Time for a quick post or two, so that I don't burn out too quickly. Today, I read a couple of fairly short stories taken from volume six of editor and writer Charles L. Grant's series of anthologies from the 70s and 80s called Shadows. This was in important, long-running series that gave a lot of new writers wide exposure during the era's horror boom, helping some of them to not be completely steam-rolled by Stephen King.
The first writer I chose was Al Sarrantonio, whose massive, in size and importance, anthology 999 I wrote about last year, in relation to William Peter Blatty's novella Elsewhere. Though he's made quite a stamp as an editor (he also put out big anthologies of fantasy and science fiction stories, called Flights and Redshift respectively, shortly after 999), he's also quite a prolific writer, and in the introduction to his collection of stories called Toybox, Joe R. Lansdale says:
...Al, though a solid novelist, is to my mind, at heart, a short story writer. Sure, his books are entertaining, but there's a unique magic, a special attitude, a personal stylistic attack, that belongs to his short fiction...
How interesting! Anyway, the story I picked from Shadows 6 (and also found in Toybox) is called "The Man With Legs", and it's about two kids, Willie and his older sister Nellie. When the story opens, Nellie is insisting she saw "him", and Willie is saying that he doesn't buy it, teasing her that she was dreaming. Who "he" is we don't know until about halfway through the story, after Nellie and Willie take a bus to the part of town where she saw "the house". So the story is very cagey at first, you see, but eventually we find out that "he" is their father, who they believed dead, killed in a train accident that caused both of their father's legs to be severed. But the man they meet convinces even Willie that he is their father, even though this man is alive. He has legs, too, but he moves around very stiffly.
While waiting for their father to make them hot chocolate, Willie wanders off to use the bathroom. He stumbles, of course, across the basement, where he finds...
...hundreds, many thousands of pairs of legs. In all lengths and sizes they were squatty and wrist-thin and beefy and babylike. Each was dressed appropriately, in pants or stockings, socks and shoes, ballerina slippers, bedroom slippers...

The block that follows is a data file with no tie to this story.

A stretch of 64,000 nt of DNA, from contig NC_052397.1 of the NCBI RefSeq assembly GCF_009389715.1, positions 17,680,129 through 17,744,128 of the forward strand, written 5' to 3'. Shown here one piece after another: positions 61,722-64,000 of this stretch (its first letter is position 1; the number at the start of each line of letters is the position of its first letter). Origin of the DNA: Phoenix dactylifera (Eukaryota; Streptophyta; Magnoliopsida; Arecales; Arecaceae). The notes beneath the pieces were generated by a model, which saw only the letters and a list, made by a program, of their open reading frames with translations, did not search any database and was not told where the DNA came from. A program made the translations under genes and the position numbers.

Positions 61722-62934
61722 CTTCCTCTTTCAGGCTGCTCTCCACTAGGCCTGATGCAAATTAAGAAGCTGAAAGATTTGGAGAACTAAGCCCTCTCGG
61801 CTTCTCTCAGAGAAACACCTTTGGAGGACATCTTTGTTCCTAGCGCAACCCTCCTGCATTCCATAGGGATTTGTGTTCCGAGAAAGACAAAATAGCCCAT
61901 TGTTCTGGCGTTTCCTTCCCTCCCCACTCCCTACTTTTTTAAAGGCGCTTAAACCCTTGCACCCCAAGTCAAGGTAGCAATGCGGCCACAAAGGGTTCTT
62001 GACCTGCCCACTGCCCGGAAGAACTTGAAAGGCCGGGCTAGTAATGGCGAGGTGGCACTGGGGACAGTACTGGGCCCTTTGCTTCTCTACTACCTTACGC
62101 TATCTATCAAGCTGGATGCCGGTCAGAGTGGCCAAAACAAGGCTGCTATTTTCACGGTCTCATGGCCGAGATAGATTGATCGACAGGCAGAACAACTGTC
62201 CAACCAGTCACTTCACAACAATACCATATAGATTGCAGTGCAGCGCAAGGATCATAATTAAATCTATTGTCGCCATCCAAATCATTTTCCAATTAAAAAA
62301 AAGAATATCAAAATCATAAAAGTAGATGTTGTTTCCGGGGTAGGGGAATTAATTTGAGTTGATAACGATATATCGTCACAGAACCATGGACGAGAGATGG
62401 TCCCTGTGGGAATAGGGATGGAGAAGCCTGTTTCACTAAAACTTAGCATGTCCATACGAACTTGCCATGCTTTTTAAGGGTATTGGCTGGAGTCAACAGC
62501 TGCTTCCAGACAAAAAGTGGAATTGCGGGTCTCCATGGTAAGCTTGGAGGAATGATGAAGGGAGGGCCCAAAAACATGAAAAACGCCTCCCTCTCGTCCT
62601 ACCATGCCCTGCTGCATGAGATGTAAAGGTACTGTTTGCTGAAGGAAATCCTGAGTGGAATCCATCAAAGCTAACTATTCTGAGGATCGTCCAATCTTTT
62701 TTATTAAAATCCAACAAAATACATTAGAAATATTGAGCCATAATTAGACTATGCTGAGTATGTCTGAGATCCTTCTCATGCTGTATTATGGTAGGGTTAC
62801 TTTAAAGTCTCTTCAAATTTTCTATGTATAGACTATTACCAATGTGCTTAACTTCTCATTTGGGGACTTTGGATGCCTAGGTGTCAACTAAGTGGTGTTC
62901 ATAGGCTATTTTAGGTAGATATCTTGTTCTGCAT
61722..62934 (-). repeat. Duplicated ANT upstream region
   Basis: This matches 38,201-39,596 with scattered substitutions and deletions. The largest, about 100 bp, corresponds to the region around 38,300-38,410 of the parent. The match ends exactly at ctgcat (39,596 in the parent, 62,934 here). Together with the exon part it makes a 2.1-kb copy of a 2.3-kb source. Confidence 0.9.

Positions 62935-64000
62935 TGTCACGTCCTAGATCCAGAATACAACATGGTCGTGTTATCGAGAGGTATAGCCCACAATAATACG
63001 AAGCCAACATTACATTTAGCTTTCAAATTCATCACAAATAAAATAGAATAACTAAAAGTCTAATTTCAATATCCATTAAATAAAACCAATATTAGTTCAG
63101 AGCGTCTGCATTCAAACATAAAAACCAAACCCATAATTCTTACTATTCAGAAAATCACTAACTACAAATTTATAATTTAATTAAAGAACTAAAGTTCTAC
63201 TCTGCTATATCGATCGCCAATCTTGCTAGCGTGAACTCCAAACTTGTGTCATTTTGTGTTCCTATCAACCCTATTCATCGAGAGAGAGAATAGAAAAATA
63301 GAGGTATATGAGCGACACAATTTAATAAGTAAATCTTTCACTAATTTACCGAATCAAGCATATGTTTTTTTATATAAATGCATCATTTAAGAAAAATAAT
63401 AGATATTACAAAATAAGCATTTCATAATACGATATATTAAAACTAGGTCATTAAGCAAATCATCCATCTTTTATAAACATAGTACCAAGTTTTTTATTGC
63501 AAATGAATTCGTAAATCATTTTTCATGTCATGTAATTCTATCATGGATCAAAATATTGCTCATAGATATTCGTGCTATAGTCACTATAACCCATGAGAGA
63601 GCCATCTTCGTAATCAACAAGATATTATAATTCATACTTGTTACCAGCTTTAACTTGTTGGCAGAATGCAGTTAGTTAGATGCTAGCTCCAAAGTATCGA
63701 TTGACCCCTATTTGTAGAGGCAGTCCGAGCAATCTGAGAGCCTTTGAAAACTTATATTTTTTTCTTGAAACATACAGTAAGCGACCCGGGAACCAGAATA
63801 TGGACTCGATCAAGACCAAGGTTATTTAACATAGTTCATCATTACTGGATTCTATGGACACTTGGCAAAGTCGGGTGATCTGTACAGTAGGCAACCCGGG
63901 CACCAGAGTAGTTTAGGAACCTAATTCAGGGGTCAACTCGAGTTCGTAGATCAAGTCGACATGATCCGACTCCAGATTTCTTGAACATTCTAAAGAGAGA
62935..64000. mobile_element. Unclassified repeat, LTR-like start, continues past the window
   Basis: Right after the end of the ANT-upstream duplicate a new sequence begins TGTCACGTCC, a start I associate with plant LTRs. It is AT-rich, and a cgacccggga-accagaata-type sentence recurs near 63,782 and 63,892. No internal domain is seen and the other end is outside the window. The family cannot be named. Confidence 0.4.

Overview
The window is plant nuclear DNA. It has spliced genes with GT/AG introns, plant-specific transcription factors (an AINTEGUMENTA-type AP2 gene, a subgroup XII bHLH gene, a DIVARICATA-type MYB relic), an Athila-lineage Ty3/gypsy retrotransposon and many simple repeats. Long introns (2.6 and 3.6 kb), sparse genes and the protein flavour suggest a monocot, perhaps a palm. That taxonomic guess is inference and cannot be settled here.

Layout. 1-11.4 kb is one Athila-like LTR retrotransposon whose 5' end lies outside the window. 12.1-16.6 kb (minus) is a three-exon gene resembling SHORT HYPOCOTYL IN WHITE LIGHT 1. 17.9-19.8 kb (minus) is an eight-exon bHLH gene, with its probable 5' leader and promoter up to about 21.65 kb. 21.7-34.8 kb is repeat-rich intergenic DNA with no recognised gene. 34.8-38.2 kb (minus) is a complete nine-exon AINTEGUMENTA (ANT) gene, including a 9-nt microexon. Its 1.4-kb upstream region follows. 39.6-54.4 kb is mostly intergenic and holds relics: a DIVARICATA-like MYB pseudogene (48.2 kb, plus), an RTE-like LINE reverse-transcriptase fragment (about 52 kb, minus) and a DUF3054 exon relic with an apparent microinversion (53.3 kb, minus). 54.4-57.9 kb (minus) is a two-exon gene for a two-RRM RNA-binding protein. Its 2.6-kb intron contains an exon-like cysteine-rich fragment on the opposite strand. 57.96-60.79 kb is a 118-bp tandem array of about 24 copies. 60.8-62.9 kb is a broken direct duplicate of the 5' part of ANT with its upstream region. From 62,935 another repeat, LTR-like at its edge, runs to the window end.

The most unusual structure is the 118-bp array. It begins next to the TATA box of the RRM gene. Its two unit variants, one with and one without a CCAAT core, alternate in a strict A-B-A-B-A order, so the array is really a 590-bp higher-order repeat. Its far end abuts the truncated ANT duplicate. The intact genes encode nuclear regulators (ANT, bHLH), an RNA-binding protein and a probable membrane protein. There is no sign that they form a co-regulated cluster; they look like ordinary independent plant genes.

Etc. You get the idea, I think. Where we're heading with all this is quite bizarre, and doesn't really work. The basic premise behind "The Man With Legs" is a good one (and, in context, I like the title, too), but I feel like Sarrantonio, when faced with finding some way to pay this thing off, thought, "Well now what the fuck do I do?" And he wrapped it up quick in the only way that would, or at least might, immediately satisfy the reader. But it all seems pretty arbitrary, and even a bit of a waste of a nice set-up.
The second story I read is called "But at My Back I Always Hear" by David Morrell, also known as "The Guy Who Invented Rambo". The John Rambo we all know and love was created by Morrell for his original novel called First Blood, and, in fact, Morrell really is better known as a thriller writer. His occasional forays into horror are largely in the short story form, with the occasional horror novel like The Totem, or a genre hybrid like Creepers thrown in for good measure.
I'd read a handful of his short horror fiction before getting to "But at My Back I Always Hear", and frankly all of them are better than this one. Again, like "The Man With Legs", it starts off well enough. The narrator, Charles Ingram, informs us out of the gate that he is writing this story from a motel room, into which he checked under an assumed name. He did so because he's afraid that "she" will find him. "She" is Samantha Perry, one of the students in his creative writing course back home. He barely even knew she was in his class until he showed up to his office one morning and found her waiting for him. She's a plain girl (much is made of this, strangely) and very upset because she believes that Ingram has been communicating to her through code and, eventually, telepathy, imploring her to sleep with him. He assures her that this isn't the case, but she won't buy it, and takes to calling him at three in the morning. Spooked, Ingram and his wife try to get help from the police, from her psychiatrist, and so on, with no progress. Then, her psychiatrist tells him that Samantha has killed herself. But the calls keep coming.
This story is just too by the numbers, and the writing doesn't elevate it. Before Samantha even turns into a ghost, Ingram starts screaming every time the phone rings. She's not even directly threatening him! I can understand getting good and spooked under these circumstances, but Morrell says he actually shrieks. There's a lot of that sort of thing in the story: take a basic supsense situation and try to increase the tension by making your characters overreact. Now, once he knows she's a ghost, I can hardly blame the shrieking, but by that time Morrell had already lost me.
Choosing stories for this project is always kind of a crapshoot. I might be in the mood to really write about something good, and find myself stuck with something that leaves me utterly cold. I'll be straight with you and say that it's not unheard of for the reverse to be true, as well, but tonight I just wanted a couple of sharp little stories to remind me of the core reasons why I love this genre. Unfortunately, both stories are rather dismissable. Though I don't mind the break, this post really is as short as it is out of necessity.